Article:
Shortening URLs Can Be Harmful for Cloud Services

April 15, 2016

5:00 pm

Link shortening sites such as bit.ly and goo.gl are most popular, with condensing URL links especially popular for social media sharing. However, the research conducted by Cornell Tech professor Vitaly Shmatikov and Arvind Narayanan showcase a disturbing effect of these URL shortening sites – they can be particularly harmful for cloud services.

In the report, Shmatikov writes:

“Short URLs produced by bit.ly, goo.gl, and similar services are so short that they can be scanned by brute force. Our scan discovered a large number of Microsoft OneDrive accounts with private documents. Many of these accounts are unlocked and allow anyone to inject malware that will be automatically downloaded to users’ devices. We also discovered many driving directions that reveal sensitive information for identifiable individuals, including their visits to specialized medical facilities, prisons, and adult establishments.”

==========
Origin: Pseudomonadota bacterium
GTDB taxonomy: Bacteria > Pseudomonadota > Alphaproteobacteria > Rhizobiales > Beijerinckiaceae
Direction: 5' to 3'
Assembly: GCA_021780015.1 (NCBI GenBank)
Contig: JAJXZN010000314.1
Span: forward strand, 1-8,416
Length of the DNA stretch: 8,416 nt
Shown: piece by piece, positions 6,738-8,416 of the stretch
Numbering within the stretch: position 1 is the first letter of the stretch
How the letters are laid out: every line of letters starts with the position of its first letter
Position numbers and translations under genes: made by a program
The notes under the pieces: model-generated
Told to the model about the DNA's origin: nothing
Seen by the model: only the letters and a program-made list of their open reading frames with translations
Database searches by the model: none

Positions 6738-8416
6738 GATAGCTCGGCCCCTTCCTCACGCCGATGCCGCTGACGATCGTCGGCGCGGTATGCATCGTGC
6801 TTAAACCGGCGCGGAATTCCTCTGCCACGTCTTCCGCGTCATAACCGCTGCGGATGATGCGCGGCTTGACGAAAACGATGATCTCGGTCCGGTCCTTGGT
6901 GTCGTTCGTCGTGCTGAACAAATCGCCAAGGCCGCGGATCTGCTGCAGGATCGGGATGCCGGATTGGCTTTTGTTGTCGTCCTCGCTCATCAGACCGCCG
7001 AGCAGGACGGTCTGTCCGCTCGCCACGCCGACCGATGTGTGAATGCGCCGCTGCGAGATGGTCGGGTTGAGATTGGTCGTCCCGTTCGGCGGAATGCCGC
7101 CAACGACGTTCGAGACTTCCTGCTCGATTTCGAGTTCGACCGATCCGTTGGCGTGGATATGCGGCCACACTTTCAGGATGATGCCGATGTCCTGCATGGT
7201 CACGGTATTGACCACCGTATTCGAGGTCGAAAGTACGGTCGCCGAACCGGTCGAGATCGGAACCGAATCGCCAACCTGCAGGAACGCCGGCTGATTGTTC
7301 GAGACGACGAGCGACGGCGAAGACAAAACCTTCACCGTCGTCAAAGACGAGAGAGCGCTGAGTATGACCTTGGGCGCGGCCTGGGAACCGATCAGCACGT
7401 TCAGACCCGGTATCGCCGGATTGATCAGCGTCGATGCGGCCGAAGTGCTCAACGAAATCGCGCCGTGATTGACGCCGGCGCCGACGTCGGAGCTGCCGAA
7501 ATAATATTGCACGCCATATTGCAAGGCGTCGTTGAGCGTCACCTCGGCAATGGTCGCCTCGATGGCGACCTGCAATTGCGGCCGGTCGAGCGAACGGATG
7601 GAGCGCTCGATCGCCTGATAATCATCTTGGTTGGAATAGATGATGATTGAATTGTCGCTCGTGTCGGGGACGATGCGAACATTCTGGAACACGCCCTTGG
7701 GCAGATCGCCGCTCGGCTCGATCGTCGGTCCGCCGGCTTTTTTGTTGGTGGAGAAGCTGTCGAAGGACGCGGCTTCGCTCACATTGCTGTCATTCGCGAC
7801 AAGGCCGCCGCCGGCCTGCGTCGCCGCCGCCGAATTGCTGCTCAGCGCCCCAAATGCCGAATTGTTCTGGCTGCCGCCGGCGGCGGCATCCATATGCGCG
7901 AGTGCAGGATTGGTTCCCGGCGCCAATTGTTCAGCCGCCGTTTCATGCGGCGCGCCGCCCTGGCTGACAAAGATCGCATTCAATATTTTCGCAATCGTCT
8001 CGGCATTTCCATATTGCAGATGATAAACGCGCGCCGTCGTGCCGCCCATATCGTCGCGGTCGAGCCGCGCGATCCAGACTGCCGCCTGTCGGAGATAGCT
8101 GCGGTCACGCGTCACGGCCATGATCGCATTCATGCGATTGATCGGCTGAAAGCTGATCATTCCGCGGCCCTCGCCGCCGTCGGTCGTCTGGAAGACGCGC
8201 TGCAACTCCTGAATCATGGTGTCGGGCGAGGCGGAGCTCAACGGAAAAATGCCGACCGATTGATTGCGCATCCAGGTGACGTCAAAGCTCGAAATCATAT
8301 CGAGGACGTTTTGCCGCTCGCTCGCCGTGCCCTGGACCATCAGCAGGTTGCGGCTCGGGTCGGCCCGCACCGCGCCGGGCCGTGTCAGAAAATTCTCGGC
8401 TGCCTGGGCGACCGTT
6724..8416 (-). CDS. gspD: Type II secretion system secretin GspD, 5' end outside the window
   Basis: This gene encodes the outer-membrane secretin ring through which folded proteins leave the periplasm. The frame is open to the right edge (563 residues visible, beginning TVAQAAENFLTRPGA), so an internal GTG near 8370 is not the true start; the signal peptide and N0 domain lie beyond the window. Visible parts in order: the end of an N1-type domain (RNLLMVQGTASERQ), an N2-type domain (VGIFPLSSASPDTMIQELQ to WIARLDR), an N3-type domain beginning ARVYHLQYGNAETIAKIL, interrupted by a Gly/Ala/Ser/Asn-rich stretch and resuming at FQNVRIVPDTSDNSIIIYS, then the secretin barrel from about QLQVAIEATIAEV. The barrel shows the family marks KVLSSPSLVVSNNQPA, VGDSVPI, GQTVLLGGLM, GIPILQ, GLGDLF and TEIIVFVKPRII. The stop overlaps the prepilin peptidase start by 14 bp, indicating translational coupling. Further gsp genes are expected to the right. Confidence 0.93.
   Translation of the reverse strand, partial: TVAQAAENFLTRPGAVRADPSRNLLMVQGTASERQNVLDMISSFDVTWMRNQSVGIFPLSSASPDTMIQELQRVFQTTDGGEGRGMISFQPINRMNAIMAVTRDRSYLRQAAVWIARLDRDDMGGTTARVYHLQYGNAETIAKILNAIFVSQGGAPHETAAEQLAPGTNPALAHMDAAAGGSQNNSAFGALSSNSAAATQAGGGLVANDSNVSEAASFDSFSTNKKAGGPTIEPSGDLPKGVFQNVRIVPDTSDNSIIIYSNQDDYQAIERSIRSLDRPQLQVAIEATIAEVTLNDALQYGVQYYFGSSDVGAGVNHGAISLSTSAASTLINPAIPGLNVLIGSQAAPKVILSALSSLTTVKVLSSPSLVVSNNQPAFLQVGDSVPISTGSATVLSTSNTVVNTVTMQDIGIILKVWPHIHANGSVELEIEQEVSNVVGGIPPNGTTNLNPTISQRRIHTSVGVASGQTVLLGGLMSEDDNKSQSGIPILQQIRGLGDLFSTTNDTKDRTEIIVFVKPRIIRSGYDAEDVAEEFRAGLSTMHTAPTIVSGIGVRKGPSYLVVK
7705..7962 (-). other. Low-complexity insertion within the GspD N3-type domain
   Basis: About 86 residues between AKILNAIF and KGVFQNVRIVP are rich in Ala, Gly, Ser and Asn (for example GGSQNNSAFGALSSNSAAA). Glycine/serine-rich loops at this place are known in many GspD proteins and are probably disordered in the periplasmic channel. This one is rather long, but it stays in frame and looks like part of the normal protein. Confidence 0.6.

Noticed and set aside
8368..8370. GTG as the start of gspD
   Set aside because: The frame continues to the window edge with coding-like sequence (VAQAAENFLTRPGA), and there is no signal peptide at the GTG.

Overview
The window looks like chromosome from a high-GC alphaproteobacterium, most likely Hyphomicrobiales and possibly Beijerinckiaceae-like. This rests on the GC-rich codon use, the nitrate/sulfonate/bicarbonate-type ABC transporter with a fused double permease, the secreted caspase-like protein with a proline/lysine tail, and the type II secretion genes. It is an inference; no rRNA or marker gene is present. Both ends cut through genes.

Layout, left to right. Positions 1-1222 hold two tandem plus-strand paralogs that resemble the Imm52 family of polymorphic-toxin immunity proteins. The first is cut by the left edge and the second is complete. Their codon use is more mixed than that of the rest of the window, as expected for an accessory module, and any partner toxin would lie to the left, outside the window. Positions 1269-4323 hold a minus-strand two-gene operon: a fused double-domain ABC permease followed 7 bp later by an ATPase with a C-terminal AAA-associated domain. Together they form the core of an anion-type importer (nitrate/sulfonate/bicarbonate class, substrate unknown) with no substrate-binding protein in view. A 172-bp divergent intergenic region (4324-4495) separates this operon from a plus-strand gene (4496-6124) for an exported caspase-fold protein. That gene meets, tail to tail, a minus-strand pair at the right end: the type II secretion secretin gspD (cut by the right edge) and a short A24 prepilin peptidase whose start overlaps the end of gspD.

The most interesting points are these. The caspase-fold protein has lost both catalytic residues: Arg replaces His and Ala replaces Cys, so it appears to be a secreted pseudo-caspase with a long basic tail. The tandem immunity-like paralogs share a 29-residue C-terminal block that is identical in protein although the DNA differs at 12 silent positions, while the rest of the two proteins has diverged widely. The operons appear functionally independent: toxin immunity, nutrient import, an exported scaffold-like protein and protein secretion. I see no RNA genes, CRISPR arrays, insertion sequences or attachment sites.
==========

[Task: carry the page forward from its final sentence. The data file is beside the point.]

Security and privacy are the most vulnerable components regarding URL shortening links – particularly with using Microsoft OneDrive (SkyDrive, previously) and Google Maps. This vulnerability comes from tokens, which are embedded into URL links to link sites with information. By using URL link shortening services, you’re actually making the URL more vulnerable to hackers and malicious users – with shorter tokens, it’s much easier to hack and manipulate the codes. With having these popular programs so vulnerable, there’s no telling what malicious activity could be committed.

Thankfully, companies in the study were contacted with the findings in an effort to increase security and reduce hacker vulnerability.

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Cameron is a tech and culture journalist, comic book enthusiast, and lives near New York City. A graduate of Stockton University, she’s using her words to shift the world of online journalism, one byline at a time. When she’s not writing, she can be found reading sci-fi novels, collecting succulents, and planning her next obnoxious hair color.

Cameron is an editorial fellow at Tech.Co. Send your tips to [email protected] or tweet @BlkGirlManifest.

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